A Veracruzana, Carmen Izquierdo, sits on the union executive board. “In the union it doesn’t matter if you’re undocumented, if you have papers or not,” she says. “All the workers here, whether or not we have papers, have rights.” Ludlum and Slaughter say line speed is slower now, and workers can rotate from one job to another, reducing injuries. Ceja feels that the union gave workers a tool to change conditions. “I’m glad it came in. We worked hard to get it,” he says. But he was not there to enjoy the union’s victory; he left after he was made a supervisor at the time of the raids. “They wanted me to send workers to the office, where I was afraid the immigration agents would be waiting for them,” he explains. “I thought it was better for me to leave, so I wouldn’t have to turn in my compañeros.”
Others left because of fear, especially in the intensifying anti-immigrant climate in North Carolina. Roberto Ortega and his wife, Maria, left the state when the hostility got worse and they couldn’t find work. Juvencio Rocha, head of the Network of Veracruzanos in North Carolina, says bitterly that “after we contributed to the economy, they didn’t want us here anymore. They even took our driver’s licenses away.”
Resisting the System on Both Sides of the Border
Smithfield didn’t invent the system of displacement and migration. It took advantage of US trade and immigration policies, and of economic reforms in Mexico. In both countries, however, the company was forced to bend at least slightly in the face of popular resistance. Farmers in Perote Valley have been able to stop swine shed expansion, at least for a while. Migrant Veracruzanos helped organize a union in Tar Heel. Yet these were defensive battles against a system that needs the land and labor of workers but does its best to keep them powerless.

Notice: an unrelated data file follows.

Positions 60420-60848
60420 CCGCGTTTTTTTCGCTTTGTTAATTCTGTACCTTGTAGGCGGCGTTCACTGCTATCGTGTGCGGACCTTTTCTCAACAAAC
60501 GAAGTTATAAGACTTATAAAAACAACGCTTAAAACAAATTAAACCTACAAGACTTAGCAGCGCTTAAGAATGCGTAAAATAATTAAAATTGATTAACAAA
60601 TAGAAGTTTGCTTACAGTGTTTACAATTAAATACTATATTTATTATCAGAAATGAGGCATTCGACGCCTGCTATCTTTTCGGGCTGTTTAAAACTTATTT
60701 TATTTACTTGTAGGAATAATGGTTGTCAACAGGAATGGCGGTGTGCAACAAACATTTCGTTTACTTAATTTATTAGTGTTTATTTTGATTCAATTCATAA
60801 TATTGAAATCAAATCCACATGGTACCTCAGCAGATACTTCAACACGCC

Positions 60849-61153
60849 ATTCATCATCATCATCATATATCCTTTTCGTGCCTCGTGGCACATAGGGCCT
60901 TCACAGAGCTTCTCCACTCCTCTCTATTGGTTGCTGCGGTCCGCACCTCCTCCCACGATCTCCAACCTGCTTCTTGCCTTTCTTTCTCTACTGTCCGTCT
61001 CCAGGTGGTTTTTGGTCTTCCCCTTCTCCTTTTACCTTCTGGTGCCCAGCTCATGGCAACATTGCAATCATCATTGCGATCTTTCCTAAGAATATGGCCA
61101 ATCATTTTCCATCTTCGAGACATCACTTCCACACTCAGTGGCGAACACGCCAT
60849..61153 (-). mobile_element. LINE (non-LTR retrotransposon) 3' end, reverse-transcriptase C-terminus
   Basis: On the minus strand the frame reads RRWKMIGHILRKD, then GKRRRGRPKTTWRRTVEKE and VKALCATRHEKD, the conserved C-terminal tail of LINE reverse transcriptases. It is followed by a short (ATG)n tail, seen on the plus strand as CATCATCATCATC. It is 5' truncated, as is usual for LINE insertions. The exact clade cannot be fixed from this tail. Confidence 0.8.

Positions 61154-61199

“From the beginning NAFTA was an instrument of displacement,” says Juan Manuel Sandoval, co-founder of the Mexican Action Network Against Free Trade. “The penetration of capital led to the destruction of the traditional economy, especially in agriculture. People had no alternative but to migrate.” Sandoval notes that many US industries are dependent on this army of available labor. “Meatpacking especially depends on a constant flow of workers,” he says. “Mexico has become its labor reserve.”
Raul Delgado Wise, a professor at the University of Zacatecas, charges that “rather than a free-trade agreement, NAFTA can be described as…a mechanism for the provision of cheap labor. Since NAFTA came into force, the migrant factory has exported [millions of] Mexicans to the United States.”
About 11 percent of Mexico’s population lives in the United States, according to the Pew Hispanic Center. Their remittances, which were less than $4 billion in 1994 when NAFTA took effect, rose to $10 billion in 2002, and then $20 billion three years later, according to the Bank of Mexico. Even in the recession, Mexicans sent home $21.13 billion in 2010. Remittances total 3 percent of Mexico’s gross domestic product, according to Frank Holmes, investment analyst and CEO of US Global Investors. They are now Mexico’s second-largest source of national income, behind oil.
However, Mexico’s debt payments, mostly to US banks, consume the same percentage of the GDP as remittances. Those remittances, therefore, support families and provide services that were formerly the obligation of the Mexican government. This alone gives the government a vested interest in the continuing labor flow.